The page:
- Many figure-drawing books that contain photographs of nude models will have about twice as many female models than male ones, whose breasts, buttocks, and pubic regions will be photographed in full view in extreme poses, sometimes to the point of cropping out arms, faces, and anything below the knees, but the models' bodies are all young, fit, and slim, while the male models are of varying ages and body types and posed modestly. Older books are even more extreme, with the female figure being extensively featured completely nude in a variety of dramatic poses, photographed from every angle with close-ups of breasts and buttocks, and the male figure being modeled by one or two gentlemen in inert standing poses, wearing some form of underwear and with their faces censored out.
- Richard Corben's Den.
- Sur les Terres d'Horus: Les Disciples de Maât by Isabelle Dethan is an adventure/detective series set in Ancient Egypt at the time of Ramses II, when it was customary for female servants to be dressed topless.
- Les Passagers du Vent by Francois Bourgeon, a historical adventure series set in the late 18th century and involving the West African slave trade. Also a bit of white nudity, but in both cases usually female only.
- The Mission
- Rapa Nui
- At Play in the Fields of the Lord
- End Of The Spear
- The Jewel Of The Nile
- Walkabout (though for most of the film, there's only one tribesman)
- The Gods Must Be Crazy is another example, although it is a comedy. The protagonist (a Bushman from the Kalahari Desert in Africa) wears only a loincloth that covers his genitals but bares his buttocks. He sets out on a quest across the continent for reasons too complicated to mention here, precipitating a (for him) fascinating voyage of discovery and nonstop Values Dissonance. Along the way he sees many non-Bushman Africans, both black and white, and is puzzled by their "multicolored skins," and the fact they often have different colored "skins" on different parts of their body (i.e., clothes). He also spies a woman in her underwear (a lacy white bra and slip) and wonders why she has covered herself with cobwebs.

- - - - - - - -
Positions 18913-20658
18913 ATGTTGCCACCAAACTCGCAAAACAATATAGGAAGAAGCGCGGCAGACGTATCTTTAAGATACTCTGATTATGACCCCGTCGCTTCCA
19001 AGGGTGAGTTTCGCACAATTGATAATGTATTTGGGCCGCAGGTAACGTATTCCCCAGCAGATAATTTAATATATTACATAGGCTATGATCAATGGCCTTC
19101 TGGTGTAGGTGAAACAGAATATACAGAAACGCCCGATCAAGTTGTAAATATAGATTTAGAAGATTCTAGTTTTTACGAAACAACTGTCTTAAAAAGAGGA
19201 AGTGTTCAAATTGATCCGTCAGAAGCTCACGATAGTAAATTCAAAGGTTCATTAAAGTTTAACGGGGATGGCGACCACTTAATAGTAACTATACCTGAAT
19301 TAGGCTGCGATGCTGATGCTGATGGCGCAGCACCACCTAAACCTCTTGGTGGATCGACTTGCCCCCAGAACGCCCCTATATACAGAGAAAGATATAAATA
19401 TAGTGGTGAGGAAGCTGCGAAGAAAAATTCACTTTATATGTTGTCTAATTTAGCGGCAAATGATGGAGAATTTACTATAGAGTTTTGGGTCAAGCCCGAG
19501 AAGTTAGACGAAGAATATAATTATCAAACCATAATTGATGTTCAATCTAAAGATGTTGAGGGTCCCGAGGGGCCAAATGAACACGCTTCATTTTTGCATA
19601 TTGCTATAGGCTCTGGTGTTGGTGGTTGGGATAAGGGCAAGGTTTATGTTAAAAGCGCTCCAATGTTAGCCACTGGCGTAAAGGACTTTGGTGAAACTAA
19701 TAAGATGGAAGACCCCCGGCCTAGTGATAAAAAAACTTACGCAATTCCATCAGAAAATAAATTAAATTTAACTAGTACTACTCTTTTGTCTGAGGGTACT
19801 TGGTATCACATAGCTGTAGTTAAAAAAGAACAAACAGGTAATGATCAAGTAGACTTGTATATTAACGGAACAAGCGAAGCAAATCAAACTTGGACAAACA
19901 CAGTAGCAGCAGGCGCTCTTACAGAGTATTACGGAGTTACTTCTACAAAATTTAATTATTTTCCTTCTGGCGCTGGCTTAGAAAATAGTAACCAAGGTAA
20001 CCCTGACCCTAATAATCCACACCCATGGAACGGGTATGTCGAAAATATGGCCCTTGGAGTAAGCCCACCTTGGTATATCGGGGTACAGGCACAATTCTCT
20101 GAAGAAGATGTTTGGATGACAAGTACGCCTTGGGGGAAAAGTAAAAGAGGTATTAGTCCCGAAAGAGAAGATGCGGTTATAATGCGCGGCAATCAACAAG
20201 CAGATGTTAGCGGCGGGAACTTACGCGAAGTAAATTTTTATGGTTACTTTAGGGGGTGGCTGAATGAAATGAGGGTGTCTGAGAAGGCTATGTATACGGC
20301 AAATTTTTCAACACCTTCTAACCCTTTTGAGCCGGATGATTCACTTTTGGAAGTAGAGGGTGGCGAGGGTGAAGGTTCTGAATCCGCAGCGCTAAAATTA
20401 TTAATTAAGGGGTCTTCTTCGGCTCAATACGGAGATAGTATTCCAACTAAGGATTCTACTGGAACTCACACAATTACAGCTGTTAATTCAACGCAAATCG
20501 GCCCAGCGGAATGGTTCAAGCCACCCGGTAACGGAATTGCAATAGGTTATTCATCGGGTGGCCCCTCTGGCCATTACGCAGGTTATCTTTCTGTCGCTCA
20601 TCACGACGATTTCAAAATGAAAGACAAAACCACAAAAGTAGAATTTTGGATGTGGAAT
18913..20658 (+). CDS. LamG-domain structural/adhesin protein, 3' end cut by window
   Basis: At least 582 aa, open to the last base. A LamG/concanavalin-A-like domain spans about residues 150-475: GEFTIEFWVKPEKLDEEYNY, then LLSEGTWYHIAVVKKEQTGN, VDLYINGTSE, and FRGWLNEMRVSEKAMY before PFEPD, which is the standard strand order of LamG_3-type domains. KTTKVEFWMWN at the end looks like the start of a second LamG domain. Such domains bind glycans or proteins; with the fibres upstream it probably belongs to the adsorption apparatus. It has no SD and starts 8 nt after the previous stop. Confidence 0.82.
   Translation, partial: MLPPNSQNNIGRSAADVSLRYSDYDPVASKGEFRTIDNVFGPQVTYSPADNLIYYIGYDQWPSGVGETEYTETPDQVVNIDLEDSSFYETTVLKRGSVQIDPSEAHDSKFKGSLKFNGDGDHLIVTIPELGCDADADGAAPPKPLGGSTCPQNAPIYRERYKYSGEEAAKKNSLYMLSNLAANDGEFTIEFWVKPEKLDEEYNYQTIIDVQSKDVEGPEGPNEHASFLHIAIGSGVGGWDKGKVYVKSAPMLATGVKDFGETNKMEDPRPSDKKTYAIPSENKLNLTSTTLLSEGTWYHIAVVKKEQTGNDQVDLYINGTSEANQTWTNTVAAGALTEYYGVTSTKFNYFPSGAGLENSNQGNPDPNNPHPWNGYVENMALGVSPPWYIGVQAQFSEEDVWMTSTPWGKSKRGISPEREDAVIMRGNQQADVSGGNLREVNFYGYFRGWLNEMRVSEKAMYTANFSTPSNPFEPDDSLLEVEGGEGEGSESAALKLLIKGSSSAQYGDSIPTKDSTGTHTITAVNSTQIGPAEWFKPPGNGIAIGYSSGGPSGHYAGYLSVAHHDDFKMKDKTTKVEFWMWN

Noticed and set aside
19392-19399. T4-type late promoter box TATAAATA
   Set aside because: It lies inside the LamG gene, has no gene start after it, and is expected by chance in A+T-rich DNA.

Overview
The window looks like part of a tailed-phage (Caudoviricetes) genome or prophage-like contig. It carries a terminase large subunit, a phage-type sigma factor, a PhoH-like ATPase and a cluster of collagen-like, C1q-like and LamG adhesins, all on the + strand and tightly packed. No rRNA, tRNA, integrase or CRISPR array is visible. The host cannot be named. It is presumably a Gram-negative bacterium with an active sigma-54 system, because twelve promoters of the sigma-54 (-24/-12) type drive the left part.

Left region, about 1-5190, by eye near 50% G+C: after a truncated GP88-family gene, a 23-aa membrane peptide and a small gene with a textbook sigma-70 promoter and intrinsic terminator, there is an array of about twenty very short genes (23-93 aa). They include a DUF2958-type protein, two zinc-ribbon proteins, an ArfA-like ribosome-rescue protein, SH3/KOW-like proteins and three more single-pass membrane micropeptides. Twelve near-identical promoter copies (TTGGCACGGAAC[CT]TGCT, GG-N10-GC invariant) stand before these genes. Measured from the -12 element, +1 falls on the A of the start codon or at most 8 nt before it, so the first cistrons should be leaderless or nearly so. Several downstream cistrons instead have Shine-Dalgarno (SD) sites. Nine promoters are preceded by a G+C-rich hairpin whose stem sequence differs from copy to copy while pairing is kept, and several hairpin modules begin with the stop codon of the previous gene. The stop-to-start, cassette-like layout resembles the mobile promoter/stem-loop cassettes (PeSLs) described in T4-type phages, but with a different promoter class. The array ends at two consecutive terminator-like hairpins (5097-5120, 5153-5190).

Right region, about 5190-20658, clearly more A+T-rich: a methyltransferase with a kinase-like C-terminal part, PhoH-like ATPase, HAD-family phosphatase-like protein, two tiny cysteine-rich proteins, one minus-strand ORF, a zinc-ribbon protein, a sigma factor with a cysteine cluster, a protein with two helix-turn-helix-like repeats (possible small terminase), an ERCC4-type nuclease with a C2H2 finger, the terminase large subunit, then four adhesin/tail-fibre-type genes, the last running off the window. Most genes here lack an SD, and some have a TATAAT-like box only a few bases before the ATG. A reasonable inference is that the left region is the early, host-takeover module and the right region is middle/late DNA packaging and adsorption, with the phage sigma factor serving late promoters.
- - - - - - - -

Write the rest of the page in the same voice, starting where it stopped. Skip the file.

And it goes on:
- The French animated movies Kirikou and The Sorceress and Kirikou and the Wild Beast. Award-winning children's movies in Europe; can't be shown in the States without an R rating.
- The Emerald Forest
- Ten Canoes
- Como Era Gostoso o Meu Francês, or How Tasty Was My Little Frenchman
- As mentioned above, 1950s-1960s nudist "documentaries" such as Blaze Starr Goes Nudist or Garden of Eden take the subculture version of this. The flood of random nudity these films brought was influential in loosening the rules until these movies were all but forgotten afterward — although there are the occasional throwbacks, such as Nudist Colony of the Dead (1991) or Nudist Camp Zombie Massacre (2010).
- Although a fictional setting, applies to Avatar, where the Na'vi only wear a loincloth most of the time. Although some strategically placed necklaces/scabbards often hide the females' breasts, there are several scenes where they are clearly displayed.